MONDAY, Aug. 18, 2014 (HealthDay News) -- African nations hit hard by the Ebola outbreak should start screening all passengers leaving international airports, seaports and major ground crossings, the World Health Organization recommended Monday.
The United Nations' health agency reiterated that the risk of passengers transmitting the Ebola virus during air travel is low. Still, anyone with an illness or symptoms typical of the highly virulent disease shouldn't be allowed to travel unless it's for appropriate medical care, the agency said in a statement.
Symptoms of Ebola include a sudden fever, intense weakness, muscle pain, headache and sore throat. This is followed by vomiting, diarrhea, rash, poor kidney and liver function and, in some cases, both internal and external bleeding.
Unlike diseases such as tuberculosis or flu, Ebola isn't spread by breathing air from an infected person. Transmission requires direct contact with blood, secretions, organs or other body fluids of infected living or dead persons or animals, the agency said.
"Travelers are, in any event, advised to avoid all such contacts and routinely practice careful hygiene, like hand washing," the agency said.
The latest WHO figures put the death toll from the outbreak at nearly 1,070, with approximately 2,000 confirmed cases. At this point, Ebola cases have been reported in Guinea, Liberia, Sierra Leone and, to a lesser extent, Nigeria.
But, the magnitude of the Ebola outbreak in West Africa may be far greater than current statistics indicate, WHO officials reported Friday.
Patients were flooding treatment centers that have just opened, and the recorded case and death tolls may "vastly underestimate the magnitude of the outbreak," said WHO spokesman Gregory Hartl, the Associated Press reported.
Ebola has a mortality rate approaching 90 percent, according to WHO officials.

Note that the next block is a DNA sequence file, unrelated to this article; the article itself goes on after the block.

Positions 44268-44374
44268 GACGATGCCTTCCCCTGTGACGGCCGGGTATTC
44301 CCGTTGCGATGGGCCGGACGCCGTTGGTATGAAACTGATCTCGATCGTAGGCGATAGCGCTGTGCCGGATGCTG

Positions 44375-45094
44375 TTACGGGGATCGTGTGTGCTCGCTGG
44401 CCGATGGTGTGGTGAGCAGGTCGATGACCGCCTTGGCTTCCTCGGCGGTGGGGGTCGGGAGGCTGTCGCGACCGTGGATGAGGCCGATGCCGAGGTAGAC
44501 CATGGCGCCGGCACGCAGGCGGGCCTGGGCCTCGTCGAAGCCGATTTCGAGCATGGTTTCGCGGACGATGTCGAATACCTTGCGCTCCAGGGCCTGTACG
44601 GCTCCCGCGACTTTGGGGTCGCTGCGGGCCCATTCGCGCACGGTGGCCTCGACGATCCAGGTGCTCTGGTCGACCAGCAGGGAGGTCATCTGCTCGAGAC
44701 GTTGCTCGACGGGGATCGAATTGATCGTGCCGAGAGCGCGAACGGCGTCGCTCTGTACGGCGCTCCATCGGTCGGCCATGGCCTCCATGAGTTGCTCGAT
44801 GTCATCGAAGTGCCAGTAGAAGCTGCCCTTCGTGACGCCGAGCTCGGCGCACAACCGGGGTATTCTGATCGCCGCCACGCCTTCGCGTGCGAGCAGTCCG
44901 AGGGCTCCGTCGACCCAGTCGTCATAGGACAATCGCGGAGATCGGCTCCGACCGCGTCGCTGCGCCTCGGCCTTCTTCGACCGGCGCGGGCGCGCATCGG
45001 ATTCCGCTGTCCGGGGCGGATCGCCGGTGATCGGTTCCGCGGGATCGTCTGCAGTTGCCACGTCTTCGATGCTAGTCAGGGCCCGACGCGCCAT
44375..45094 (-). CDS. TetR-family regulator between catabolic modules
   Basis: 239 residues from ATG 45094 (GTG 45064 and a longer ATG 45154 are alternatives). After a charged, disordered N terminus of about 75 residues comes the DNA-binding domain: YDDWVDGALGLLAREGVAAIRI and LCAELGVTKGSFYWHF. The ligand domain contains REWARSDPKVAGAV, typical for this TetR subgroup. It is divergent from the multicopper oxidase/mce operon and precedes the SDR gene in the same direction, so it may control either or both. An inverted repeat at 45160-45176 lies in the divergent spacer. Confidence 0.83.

The U.S. Centers for Disease Control and Prevention has been providing computer software and hardware to the countries hit hardest by Ebola, so officials there can track and analyze the outbreak's spread in real time, WHO added.
Meanwhile, the husband of one of two U.S. aid workers infected with Ebola while in West Africa has been declared healthy following the completion of a 21-day quarantine. In a statement released Monday, David Writebol said he was reunited Sunday with his wife, Nancy Writebol, who continues to undergo intensive medical care at Emory University Hospital in Atlanta.
David Writebol was quarantined after his wife, a missionary, came down with Ebola while in Africa. He said he was released from supervision and enjoyed a through-the-looking-glass reunion Sunday with his wife in Atlanta, USA Today reported.
Nancy Writebol and fellow missionary Dr. Kent Brantly were transferred to Emory for treatment after they had become infected with Ebola.
David Writebol said the reunion with his wife took place through the window of her medical isolation unit, USA Today reported.
"I have had the great joy to be able to look through the isolation room glass and see my beautiful wife again," he said in a statement. "We both placed our hands on opposite sides of the glass, moved with tears to look at each other again. She was standing with her radiant smile, happy beyond words. She is continuing to slowly gain strength, eager for the day when the barriers separating us are set aside, and we can simply hold each other."
Both Writebol and Brantly face a long, challenging road to full recovery, but shouldn't endure long-term illness or disability because of their brush with the deadly pathogen, according to one of the United States' most experienced Ebola experts.
Both patients likely will spend weeks, if not months, regaining their strength and body weight following the ravages of Ebola, Dr. Joseph McCormick, regional dean of the University of Texas School of Public Health in Brownsville, told HealthDay.
But they most likely haven't suffered any permanent organ damage or contracted a lasting chronic illness from the virus, McCormick said, and ought to emerge from their struggle with immune resistance against future Ebola infection.
He said most survivors "get pretty much back to normal" over time, but admitted "this is something we know less about than we should."
McCormick is one of the very few U.S. physicians with first-hand experience with Ebola. As an officer with the U.S. Centers for Disease Control and Prevention, he belonged to the team that investigated the first Ebola epidemic in 1976, which occurred in the Congo, as well as the next two African outbreaks of Ebola.
Visit the U.S. Centers for Disease Control and Prevention for more on the Ebola outbreak.